Hungary is ready to veto the European Union’s 2021-2027 budget fund over the condition that countries can only receive money from the EU if they observe the rule of law. And Poland could follow suit.
The permanent representatives of EU member states will discuss the issue in Brussels on Monday, and Hungary is attending the meeting “with a clear mandate from its parliament,” government spokesman Zoltan Kovacs said. Asked whether Budapest could veto the budget and the post-Covid-19 recovery scheme unless the conditions are reconsidered, he said the suggestion was “correct.”
Kovacs earlier described the rule of law conditionality as a new instrument in the hands of the European Parliament’s “liberal, pro-migration majority to blackmail and pressure dissenting member states to fall in line.”
Hungarian Prime Minister Viktor Orban already threatened to veto the €1.8 trillion long-term EU budget in a letter to the bloc’s institutions, while lawmakers in Budapest said in July that the government should not accept such conditions.
A provisional deal struck by European Parliament and European Council negotiators on November 5 allowed Brussels for the first time to link EU funds to respect for the rule of law.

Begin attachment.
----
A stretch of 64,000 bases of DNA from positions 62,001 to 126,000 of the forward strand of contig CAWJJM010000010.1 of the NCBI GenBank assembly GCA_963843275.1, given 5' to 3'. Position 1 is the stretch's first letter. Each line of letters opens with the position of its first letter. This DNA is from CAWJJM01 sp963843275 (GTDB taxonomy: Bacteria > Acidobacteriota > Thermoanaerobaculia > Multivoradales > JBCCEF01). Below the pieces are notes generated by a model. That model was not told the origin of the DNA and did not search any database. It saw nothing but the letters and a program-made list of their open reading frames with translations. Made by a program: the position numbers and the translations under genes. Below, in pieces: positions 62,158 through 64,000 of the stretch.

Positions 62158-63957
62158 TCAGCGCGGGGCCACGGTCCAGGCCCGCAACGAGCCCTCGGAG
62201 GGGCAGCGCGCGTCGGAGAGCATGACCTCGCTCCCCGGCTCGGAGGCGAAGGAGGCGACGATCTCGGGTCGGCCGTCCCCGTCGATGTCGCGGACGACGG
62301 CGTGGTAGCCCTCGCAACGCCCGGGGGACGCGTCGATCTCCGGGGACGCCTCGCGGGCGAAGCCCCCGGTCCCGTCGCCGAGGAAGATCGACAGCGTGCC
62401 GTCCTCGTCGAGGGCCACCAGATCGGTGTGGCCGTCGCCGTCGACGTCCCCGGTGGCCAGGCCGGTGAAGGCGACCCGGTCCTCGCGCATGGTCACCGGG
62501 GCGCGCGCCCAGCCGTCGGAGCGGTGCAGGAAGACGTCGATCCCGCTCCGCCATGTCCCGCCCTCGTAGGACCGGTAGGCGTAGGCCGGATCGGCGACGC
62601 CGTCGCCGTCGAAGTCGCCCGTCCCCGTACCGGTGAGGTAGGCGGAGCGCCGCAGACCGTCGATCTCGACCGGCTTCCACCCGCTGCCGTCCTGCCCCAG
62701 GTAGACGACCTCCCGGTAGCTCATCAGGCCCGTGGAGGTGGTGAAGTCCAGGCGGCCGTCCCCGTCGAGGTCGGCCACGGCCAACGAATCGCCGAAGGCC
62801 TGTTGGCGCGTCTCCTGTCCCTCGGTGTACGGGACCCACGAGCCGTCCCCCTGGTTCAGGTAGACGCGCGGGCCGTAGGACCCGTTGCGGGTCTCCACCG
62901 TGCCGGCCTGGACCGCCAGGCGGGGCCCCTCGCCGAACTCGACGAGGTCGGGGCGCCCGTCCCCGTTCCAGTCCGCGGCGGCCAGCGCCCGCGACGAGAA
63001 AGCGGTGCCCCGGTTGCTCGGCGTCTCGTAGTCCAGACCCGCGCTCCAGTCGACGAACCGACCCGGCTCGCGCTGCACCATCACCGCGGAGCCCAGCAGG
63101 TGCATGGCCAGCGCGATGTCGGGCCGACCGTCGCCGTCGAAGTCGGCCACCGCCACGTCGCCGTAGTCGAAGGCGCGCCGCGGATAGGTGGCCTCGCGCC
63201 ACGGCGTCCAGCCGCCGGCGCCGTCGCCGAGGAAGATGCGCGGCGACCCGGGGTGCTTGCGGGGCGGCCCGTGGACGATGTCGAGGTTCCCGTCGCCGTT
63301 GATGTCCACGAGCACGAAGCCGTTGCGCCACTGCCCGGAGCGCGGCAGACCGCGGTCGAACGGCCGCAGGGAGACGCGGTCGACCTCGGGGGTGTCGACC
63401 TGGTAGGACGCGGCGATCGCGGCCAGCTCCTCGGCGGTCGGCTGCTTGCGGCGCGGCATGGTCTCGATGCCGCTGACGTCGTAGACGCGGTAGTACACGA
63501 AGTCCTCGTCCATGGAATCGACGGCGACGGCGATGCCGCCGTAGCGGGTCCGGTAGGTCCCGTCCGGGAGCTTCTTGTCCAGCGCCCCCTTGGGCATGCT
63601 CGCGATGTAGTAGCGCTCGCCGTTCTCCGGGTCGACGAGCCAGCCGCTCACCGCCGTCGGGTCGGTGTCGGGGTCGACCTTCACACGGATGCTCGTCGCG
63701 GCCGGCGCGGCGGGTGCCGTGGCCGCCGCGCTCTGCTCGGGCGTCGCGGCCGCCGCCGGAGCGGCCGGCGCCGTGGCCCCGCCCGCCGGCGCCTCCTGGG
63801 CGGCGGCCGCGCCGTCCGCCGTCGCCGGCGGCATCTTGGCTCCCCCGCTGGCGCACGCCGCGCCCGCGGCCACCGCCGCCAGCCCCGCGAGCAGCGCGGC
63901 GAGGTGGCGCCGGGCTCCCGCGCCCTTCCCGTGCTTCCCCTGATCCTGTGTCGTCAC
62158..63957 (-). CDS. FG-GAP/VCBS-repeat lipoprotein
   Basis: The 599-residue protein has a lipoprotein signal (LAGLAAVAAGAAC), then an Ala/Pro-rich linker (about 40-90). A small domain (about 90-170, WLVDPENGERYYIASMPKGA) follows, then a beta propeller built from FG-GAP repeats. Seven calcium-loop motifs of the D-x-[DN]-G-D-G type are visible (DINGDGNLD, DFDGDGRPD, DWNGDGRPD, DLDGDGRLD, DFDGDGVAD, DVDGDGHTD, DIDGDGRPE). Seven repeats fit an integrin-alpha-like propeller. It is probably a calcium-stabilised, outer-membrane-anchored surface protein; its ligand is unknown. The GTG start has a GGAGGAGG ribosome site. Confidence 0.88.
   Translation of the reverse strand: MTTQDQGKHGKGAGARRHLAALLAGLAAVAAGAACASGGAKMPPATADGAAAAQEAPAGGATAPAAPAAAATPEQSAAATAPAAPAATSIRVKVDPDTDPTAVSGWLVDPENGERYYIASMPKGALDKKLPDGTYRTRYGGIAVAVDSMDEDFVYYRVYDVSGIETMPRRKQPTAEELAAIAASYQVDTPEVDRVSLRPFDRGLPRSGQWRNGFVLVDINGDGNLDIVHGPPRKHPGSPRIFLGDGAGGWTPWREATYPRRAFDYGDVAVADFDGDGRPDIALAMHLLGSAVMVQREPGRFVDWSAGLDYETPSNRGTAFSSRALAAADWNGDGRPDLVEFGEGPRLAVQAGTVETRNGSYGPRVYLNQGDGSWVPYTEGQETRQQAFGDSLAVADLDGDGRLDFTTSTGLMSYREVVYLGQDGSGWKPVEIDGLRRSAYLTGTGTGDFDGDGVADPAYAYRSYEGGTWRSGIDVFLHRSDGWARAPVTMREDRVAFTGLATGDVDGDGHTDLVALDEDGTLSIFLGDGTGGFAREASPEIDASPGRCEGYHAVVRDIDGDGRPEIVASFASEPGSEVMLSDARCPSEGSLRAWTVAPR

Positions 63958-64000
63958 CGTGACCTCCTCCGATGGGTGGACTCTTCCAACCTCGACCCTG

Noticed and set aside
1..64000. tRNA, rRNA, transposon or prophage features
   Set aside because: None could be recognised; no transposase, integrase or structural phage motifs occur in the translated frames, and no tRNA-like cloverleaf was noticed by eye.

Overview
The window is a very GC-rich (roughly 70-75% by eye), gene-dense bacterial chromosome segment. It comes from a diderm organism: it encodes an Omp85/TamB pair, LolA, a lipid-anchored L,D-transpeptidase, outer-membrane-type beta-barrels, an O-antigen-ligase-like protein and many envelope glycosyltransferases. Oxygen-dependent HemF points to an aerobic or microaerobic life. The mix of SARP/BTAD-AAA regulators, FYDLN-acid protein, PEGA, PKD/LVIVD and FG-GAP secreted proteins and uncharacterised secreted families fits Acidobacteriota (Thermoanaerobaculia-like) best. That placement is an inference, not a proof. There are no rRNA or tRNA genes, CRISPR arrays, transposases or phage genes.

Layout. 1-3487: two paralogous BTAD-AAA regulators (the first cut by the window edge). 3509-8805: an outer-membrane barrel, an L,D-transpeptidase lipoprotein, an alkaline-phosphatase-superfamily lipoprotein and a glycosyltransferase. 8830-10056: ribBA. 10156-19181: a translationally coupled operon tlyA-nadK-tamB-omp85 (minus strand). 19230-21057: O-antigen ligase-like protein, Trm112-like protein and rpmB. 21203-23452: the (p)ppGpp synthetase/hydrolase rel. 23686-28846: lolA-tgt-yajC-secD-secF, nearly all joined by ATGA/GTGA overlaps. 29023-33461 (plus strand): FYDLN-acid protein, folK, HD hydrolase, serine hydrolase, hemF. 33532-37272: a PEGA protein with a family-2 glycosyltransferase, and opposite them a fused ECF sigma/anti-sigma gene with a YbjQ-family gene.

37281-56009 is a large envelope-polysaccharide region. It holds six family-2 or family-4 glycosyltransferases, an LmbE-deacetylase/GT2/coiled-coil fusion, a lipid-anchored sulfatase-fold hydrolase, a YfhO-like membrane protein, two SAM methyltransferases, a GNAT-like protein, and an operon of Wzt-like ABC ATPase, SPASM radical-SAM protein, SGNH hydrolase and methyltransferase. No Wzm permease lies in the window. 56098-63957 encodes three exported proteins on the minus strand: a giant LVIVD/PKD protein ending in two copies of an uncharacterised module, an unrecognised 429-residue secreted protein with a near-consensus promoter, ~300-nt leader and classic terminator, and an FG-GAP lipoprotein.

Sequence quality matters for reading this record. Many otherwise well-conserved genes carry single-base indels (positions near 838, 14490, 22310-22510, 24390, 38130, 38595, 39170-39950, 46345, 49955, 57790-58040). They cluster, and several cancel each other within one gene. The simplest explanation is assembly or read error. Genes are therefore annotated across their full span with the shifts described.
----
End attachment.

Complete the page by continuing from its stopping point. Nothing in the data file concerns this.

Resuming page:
However, Hungary’s justice minister, Judit Varga, said at the time that if the European Parliament “cannot help in the fight against Covid and restarting [the]EU’s economy, at least it should stop the political and ideological blackmail of member states.”
The EU has clashed with Hungary over immigration, the rights of media and non-governmental organizations, and a draft legislation banning adoption by same-sex couples. Brussels has also slammed Poland over its policies toward the independence of the judiciary and “LGBT-free zones.”
Poland should also veto the EU budget if the funding is tied to rule of law conditions, its justice minister, Zbigniew Ziobro, said on Monday.
“Now is the decisive moment for what will happen in Europe,” he said, adding that the move could “block this political project designed to limit Poland’s sovereignty.” Ziobro believes that, like Orban, Polish Prime Minister Mateusz Morawiecki will use this right.
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